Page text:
Psy vows concert 'shout out' to North Koreans

"Gangnam Style" star Psy said he and 50,000 fans would give a "shout out" to the people of North Korea at his concert on Saturday when he unveils the all-important dance video for his new single "Gentleman".

At a press conference before the concert, the 35-year-old South Korean rapper also acknowledged the "enormous pressure" of following a global phenomenon like "Gangnam Style, but argued he had been singing too long to be called a one-hit wonder.

Some 50,000 fans packed Seoul's World Cup stadium for the concert, which comes at a time of soaring military tensions with North Korea, and with South Korea's armed forces on heightened alert for an expected missile test.

Describing the division of the Korean peninsula as a "tragedy", Psy said he wanted North Koreans to share in the "fun and happiness" of his music.

"Tonight me and 50,000 Korean people... we are going to sing out loud. We are going to shout out loud and we are really close to them, so they can hear," he said.

"Hopefully with my 'Gangnam style,' 'Gentleman,' and my music video, choreography... hopefully they might enjoy it too," he added.

"Gentleman", the long-awaited follow-up to "Gangnam Style", hit online stores Friday in a midnight rolling release across 119 nations.

In a move that surprised some industry experts and frustrated a lot of fans, it was released without the music video which had been the main focus of anticipation and speculation.

It was the video of "Gangnam Style", and in particular Psy's signature horse-riding dance, that pushed him to global stardom last year after it was posted on YouTube and turned into a viral sensation.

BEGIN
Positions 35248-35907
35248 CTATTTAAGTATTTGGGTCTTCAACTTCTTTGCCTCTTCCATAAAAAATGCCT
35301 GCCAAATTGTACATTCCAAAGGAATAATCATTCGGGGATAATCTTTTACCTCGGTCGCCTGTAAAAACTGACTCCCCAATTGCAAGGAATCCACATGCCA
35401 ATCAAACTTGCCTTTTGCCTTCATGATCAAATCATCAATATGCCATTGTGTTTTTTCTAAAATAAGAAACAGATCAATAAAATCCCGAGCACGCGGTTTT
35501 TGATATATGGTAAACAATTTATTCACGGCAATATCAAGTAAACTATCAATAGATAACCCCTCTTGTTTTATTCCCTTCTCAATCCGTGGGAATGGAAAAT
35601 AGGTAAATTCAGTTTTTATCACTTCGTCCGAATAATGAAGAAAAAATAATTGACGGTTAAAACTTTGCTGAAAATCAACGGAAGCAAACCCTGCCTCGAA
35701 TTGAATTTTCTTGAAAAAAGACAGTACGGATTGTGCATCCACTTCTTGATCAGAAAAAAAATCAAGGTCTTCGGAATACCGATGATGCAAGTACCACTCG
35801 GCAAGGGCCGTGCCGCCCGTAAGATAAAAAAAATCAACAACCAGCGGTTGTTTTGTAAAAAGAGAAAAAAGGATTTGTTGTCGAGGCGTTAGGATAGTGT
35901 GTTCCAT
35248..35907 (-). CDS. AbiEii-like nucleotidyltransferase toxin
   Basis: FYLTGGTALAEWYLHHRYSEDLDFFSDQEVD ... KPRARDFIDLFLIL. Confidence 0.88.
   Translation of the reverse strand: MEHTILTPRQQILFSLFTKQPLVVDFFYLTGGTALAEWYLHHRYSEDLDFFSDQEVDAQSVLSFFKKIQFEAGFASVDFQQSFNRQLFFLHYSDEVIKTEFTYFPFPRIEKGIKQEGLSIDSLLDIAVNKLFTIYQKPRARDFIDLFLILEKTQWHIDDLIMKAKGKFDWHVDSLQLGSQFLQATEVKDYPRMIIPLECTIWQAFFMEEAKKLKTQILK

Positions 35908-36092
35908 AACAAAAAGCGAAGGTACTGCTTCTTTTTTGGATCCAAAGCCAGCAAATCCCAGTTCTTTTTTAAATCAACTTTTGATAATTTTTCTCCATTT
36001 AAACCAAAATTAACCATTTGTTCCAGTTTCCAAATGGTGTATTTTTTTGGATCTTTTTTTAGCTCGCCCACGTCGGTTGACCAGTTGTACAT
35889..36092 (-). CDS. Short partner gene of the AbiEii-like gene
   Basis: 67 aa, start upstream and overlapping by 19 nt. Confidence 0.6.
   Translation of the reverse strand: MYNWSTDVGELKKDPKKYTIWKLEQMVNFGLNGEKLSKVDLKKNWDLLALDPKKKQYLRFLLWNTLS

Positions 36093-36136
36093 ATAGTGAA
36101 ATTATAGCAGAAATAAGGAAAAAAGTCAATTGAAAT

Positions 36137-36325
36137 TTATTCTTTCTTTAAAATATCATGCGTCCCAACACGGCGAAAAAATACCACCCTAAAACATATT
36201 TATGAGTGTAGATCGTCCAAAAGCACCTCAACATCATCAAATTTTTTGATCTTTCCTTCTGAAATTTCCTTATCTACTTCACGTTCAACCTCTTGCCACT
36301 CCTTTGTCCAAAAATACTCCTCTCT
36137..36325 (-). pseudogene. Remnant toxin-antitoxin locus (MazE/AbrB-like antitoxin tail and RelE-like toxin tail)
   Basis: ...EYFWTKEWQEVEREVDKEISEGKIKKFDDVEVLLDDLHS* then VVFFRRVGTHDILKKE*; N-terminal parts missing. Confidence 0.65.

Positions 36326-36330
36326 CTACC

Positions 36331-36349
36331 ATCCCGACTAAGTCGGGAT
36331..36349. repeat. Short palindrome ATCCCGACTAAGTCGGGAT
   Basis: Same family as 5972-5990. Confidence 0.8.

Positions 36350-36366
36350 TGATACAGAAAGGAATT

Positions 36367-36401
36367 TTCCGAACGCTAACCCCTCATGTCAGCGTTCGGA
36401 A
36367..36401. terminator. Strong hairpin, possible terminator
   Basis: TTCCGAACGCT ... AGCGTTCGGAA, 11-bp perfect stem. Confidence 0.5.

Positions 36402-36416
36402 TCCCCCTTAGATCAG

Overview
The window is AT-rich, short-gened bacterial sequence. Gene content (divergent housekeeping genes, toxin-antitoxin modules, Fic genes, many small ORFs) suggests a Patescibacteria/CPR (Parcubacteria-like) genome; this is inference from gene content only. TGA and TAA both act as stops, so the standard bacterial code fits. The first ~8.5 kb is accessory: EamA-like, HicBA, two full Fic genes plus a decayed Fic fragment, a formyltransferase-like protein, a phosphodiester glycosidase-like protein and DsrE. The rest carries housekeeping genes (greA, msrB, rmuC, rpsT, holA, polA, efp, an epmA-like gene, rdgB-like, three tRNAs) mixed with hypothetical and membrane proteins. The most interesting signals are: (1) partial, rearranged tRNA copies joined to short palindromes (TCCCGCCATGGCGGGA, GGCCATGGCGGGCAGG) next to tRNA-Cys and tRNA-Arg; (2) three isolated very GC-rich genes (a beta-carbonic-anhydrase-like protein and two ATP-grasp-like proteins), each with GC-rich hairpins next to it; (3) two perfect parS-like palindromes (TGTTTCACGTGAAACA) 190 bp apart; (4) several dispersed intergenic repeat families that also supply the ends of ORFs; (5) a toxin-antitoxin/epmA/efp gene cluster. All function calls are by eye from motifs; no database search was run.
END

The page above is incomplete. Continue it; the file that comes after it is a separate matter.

A satire on the luxury lifestyle of Seoul's upscale Gangnam district, it has become the most-watched YouTube video of all time, registering more than 1.5 billion views since it debuted last July.

The "Gentleman" music video was expected to be posted on YouTube at 9:00pm (1200 GMT) after Psy debuts the song's dance moves at Saturday's concert.

"Gangnam Style" was always going to be a hard act to follow, and "Gentleman" has had a mixed reception as Psy acknowledged, although he was happy with its initial chart showing.

"Many expressed disappointment, saying I made too many calculations and I should have remade some of the songs I did in the past. But this is the best song, best work and the best choice I could possibly do," he said.

"I made the song feeling enormous pressure," he added.

"Gentleman" went straight into the top five of the iTunes charts in South Korea and other Asian markets like Singapore, Hong Kong and Malaysia, but could only manage 90th spot in the crucial US equivalent.

In Britain, it rose quickly to number 25, but elements of the British music press were scathing in their assessment.

"Like a seven-year-old on a Casio," was the judgment of the Times newspaper, while the underwhelmed Guardian critic called it "a fairly standard issue, pop-dance single".

The song -- a satire of a self-proclaimed "gentleman" trying to woo women at a party -- contains more English lyrics than "Gangnam Style" in a clear nod to the singer's newfound global audience.

"Let me tell you about myself. I'm such a charmer with guts, vigour and humour," Psy sings in Korean before launching into the song's English catch-line: "I'm a mother-father gentleman."

"Gonna make you sweat. Gonna make you wet. You know who I am? Wet Psy!" he sings in English.

Already an established artist in South Korea with six albums under his belt, Psy has been building and polishing his own style of quirky, explosive music and his flamboyant stage persona since his debut in 2001.

"I've been doing this for 12 years. Would it be fair to call me a one-hit wonder just because my next song falls flat?" Psy said Saturday.

"I gained international fame almost by accident but that does not mean that I will make desperate efforts to maintain that global popularity.

"I will just continue to do what I have been doing for all these years. If it satisfies people's appetite it will. If not, it won't."